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Brad's 3D Printed Chain Guide


#1

This is a companion discussion topic for the original entry at http://maslowcommunitygarden.org/Brad-s-3D-Printed-Chain-Guide.html

#2

I made this after I noticed that the my chains were skipping because the slack end of the chain wasn’t lining up with the motor sprocket. Because the slack end of the chain connects to a bungee which goes around a pulley that is directly on the face of the top beam but the sprocket is about 1 cm in front of the top beam, this is sometimes enough to cause a chain skip.


#3


#4

How much tension do you get out of your bungees? The reason I ask is: I have this idea that the tension on the chain tail is what holds the chain from skipping. If there is very little tension, the chain will skip. If there is significant tension, it will not skip.

Does anyone else have any experience with chain skipping, and its relationship with the tension on the tail end of the chain?


#5

It’s more to do with the alignment of the chain than the tension. This is why
the current recommendation is to run the chain across the top beam, you don’t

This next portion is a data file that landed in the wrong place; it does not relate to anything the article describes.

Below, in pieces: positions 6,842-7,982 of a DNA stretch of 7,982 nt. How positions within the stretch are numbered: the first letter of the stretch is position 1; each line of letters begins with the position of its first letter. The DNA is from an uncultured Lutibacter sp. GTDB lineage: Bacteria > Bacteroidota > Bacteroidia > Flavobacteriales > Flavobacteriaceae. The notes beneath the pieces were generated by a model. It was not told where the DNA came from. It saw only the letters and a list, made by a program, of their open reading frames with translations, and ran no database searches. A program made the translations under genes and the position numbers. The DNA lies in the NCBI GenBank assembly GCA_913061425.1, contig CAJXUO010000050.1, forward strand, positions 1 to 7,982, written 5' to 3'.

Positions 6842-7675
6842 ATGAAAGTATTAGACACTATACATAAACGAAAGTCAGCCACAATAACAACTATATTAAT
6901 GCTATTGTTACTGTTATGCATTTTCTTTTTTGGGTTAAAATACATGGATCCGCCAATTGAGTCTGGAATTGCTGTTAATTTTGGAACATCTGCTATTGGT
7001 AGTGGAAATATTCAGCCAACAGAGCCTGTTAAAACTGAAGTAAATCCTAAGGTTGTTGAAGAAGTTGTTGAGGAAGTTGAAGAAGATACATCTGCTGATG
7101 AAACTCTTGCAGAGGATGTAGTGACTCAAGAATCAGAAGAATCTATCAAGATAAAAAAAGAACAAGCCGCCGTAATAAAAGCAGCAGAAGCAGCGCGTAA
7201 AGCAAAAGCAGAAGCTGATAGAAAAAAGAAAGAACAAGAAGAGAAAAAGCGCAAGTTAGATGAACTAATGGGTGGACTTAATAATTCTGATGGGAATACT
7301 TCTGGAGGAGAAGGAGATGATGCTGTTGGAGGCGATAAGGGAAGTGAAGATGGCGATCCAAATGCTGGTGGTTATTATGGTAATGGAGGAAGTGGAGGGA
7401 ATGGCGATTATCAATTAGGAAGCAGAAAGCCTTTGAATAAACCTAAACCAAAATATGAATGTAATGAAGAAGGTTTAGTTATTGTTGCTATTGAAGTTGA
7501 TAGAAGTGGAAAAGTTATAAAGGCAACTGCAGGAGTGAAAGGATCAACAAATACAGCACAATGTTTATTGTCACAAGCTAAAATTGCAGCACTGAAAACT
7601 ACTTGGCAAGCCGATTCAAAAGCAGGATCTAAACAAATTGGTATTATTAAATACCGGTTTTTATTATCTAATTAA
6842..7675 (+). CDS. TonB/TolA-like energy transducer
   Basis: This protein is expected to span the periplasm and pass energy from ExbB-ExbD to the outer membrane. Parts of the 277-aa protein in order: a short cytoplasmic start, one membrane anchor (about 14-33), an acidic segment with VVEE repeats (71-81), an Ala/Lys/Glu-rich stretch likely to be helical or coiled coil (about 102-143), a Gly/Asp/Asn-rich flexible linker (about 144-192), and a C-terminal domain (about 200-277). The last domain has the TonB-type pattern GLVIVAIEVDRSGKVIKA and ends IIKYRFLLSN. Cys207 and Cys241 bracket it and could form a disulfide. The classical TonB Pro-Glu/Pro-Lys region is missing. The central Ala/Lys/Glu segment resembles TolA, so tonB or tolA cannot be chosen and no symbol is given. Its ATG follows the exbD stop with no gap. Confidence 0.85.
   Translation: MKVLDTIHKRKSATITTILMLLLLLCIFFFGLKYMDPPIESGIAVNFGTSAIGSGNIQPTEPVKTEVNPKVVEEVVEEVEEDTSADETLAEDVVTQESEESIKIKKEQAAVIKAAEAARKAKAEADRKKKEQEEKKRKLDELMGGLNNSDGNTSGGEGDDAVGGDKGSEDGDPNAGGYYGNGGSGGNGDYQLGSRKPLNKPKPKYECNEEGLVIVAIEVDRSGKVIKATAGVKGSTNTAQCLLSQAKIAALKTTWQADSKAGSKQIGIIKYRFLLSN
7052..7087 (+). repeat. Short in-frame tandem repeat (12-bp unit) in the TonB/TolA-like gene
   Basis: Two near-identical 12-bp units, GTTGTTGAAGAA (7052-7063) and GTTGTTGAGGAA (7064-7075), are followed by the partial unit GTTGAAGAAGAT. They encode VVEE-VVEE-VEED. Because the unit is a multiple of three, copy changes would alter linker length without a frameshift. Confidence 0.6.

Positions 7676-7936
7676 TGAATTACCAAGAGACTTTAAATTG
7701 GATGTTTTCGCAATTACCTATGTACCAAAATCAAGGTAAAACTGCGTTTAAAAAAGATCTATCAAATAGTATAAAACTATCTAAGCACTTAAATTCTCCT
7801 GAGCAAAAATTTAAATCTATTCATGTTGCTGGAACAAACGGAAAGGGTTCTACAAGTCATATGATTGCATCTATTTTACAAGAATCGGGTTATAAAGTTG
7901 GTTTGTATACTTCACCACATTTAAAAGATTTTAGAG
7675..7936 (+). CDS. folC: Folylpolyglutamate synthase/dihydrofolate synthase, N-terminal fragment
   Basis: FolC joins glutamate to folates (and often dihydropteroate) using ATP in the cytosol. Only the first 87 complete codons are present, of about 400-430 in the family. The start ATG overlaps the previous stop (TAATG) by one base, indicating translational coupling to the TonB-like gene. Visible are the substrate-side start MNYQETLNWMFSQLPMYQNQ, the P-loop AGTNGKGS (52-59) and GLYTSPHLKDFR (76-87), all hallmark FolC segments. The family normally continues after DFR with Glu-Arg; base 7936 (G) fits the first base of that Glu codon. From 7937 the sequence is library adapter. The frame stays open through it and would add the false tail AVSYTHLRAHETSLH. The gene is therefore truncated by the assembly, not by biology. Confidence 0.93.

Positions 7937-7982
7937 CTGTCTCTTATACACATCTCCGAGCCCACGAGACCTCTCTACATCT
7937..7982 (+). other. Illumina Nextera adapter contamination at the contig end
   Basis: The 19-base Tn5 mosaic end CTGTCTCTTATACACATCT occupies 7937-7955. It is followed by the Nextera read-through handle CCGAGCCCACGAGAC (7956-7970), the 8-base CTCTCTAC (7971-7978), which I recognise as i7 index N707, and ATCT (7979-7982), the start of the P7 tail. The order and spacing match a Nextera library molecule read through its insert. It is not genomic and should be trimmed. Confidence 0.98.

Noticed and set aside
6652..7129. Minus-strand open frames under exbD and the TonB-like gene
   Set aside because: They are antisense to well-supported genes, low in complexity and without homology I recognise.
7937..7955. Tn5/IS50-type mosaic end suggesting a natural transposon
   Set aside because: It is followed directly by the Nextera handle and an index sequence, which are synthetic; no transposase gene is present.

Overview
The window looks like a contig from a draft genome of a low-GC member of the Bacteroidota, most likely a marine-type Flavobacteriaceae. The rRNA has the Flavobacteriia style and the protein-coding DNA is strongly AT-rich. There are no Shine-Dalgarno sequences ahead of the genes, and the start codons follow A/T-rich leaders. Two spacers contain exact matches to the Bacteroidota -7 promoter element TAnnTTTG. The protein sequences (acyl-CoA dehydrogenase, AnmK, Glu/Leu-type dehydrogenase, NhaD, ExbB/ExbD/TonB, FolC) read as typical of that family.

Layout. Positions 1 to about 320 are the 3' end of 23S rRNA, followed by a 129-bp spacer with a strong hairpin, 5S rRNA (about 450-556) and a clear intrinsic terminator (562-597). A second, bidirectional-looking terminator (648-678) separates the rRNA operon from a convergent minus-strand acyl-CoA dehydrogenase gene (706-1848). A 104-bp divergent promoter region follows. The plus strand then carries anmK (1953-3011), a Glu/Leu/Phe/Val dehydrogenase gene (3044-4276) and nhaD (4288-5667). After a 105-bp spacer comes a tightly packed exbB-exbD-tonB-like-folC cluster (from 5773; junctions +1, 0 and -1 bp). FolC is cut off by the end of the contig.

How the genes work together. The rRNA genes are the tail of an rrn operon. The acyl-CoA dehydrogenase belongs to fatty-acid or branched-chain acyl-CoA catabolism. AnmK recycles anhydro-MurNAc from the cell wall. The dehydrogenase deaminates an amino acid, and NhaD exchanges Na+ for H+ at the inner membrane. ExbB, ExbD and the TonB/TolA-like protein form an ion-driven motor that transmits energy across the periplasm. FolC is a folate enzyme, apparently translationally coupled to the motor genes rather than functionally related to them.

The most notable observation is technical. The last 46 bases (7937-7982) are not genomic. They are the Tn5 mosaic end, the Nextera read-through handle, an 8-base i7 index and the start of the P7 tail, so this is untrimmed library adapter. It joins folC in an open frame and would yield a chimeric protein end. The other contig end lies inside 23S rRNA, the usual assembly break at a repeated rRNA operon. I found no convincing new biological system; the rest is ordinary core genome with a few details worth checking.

have gravity pulling it back out of alignment.

if you have too much tension on the bungee cords, you will end up having more
tension on the slack side of the chain than on the sled side. When you
transition from the majority of the tension being on the sled side to the
majority of the tension being on the slack side, there will be a bit of motor
movement that does not move the sled (as the backlash is taken up), resulting in
an accuracy loss)

If you keep the chain aligned with the angle of the sprockets, you just don’t
have skip to worry about. When they are badly out of alignment (and the roller
chain specs allow for very little misalignment), at the very best you get
extra wear on the chain and sprocket, and you have a really bad fight to prevent
sticking.

David Lang


#6

The problem I had was that there was (is) a twist in my bungee which cause the slack sprocket (on the s-hook) to be a bit rotated. I could take the bungee off of the s-hook/sprocket and try to untwist it, but then the sprocket would just end up rotated in the opposite direction. This problem was the worst when there was less slack chain (the the bungee near it’s most tensioned) because the s-hook sprocket was closest to the motor sprocket. Because that s-hook sprocket is still rotated and there’s not enough distance between it and the motor sprocket, so that misalignment caused the chain to skip.

I also had some chain sticking problems but that’s mostly fixed now by switching to a weight tensioning system instead of bungees (though the slack-sprocket-rotation issue still happens without these chain guides).


#7

yet another reason to try weights instead of bungees :slight_smile: with weights you should
be able to avoid this sort of twist

David